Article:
Certainly, the man with the most mind-space in these elections so far has been the BJP’s prime ministerial candidate, Narendra Modi. While Modi has flaunted his image of being incorruptible, his ability to deliver economic growth and development (as he did in Gujarat, where he has been chief minister for 12 years), and the promise of a "clean and decisive" government (in sharp contrast to the corruption and scandals that have tainted the outgoing Congress-led government), he has also not hesitated to tell voters that he belongs to the "teli" backward caste.
This is giving him a bump in very poor areas in Bihar, where there is precious little education, employment, or hope. Bihar’s chief minister, Nitish Kumar, also from a backward caste, has tried to bring a modicum of progress to several of these areas in the nine years he has been chief minister, but reports are that his party will lose several seats in this general election. The verdict is that caste has triumphed over development in large parts of Bihar.
Why? There as many answers to this question as there are rice shoots in a rice field. Some say that Kumar’s schemes, such as free bicycles for girls who reached the ninth and tenth grades, were simply not generous enough. Or that expectations from new schools and primary health care centers, actually manned by teachers and auxiliary nurses and doctors, had become so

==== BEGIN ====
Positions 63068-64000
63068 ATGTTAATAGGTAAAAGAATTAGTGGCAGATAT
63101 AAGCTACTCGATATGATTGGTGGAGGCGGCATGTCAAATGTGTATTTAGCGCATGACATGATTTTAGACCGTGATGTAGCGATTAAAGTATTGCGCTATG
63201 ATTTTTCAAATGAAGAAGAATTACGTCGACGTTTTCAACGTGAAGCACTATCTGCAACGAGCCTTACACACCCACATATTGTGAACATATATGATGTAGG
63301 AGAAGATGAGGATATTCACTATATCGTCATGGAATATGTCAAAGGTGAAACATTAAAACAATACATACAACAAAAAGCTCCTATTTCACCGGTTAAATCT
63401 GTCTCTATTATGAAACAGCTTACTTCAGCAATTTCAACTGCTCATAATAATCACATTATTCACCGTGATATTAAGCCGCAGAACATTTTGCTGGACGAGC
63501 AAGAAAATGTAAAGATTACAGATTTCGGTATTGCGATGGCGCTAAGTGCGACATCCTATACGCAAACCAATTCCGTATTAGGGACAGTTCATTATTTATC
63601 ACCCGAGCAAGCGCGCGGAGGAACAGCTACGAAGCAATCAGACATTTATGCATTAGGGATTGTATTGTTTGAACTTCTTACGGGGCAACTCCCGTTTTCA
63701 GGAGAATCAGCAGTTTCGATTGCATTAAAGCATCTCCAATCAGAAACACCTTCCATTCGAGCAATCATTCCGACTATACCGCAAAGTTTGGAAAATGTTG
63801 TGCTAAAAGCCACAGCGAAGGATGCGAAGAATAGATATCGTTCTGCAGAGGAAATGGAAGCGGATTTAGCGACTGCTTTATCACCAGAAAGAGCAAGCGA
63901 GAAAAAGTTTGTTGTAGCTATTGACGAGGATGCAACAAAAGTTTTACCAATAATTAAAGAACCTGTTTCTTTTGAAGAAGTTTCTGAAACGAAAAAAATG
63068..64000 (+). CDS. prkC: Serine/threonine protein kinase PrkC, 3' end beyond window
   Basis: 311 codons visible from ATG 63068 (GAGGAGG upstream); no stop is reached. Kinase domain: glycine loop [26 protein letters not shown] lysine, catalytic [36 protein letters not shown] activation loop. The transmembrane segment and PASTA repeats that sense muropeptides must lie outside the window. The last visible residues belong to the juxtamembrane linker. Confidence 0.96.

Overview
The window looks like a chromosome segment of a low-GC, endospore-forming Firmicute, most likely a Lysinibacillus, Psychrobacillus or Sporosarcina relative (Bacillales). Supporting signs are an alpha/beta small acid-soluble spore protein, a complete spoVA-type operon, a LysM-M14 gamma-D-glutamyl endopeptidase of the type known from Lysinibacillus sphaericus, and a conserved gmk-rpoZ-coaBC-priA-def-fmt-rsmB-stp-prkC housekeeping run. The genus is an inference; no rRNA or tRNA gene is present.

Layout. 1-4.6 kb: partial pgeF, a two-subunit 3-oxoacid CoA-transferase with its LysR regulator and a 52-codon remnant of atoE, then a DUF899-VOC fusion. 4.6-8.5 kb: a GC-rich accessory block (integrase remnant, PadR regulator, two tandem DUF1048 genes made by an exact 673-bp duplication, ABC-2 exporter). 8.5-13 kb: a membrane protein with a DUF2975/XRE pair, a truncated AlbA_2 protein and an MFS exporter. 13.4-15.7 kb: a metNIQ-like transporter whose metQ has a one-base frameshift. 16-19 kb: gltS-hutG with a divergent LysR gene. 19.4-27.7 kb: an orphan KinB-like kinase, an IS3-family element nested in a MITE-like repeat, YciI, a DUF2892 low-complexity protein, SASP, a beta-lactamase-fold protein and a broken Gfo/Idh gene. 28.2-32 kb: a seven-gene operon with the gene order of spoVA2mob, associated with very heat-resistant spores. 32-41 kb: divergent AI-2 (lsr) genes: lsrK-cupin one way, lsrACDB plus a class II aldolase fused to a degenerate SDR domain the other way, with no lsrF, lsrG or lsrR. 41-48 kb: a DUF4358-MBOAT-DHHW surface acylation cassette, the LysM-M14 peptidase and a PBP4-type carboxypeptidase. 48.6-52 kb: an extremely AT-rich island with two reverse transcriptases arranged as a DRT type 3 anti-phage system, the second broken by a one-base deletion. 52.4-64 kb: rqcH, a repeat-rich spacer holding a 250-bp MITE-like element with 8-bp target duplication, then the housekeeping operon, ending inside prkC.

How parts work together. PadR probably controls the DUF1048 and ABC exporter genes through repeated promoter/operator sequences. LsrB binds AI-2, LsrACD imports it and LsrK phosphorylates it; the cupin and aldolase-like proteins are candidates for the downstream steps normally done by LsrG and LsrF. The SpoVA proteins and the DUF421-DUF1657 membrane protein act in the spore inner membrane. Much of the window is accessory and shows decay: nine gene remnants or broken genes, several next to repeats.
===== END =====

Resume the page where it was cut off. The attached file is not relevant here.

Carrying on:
high that Nitish Kumar became a victim of his own pace of change.
A third view points to the importance of caste, arguing that political leaders as well as followers are falling back on caste alliances to pull the vote together. The evidence for this view can be gauged by a recent alliance forged by the pro-Dalit Lok Janshakti Party, or Democratic Peoples Party, of Ram Vilas Paswan, a Dalit leader from Bihar who was among the bitterest critics of Narendra Modi after the 2002 Gujarat riots in which at least 1,000 Muslims were killed.
Paswan has been in the political wilderness for some time, but a few weeks ago, he allied his party to Modi’s BJP. For a few days the media treated him like a laughing stock, but Paswan kept a low profile. Last heard, he was aiming to win seats for himself and his son, hoping that the addition of the BJP upper-caste and middle-caste vote would add to his Dalit vote-bank and pitch-fork him back into parliament.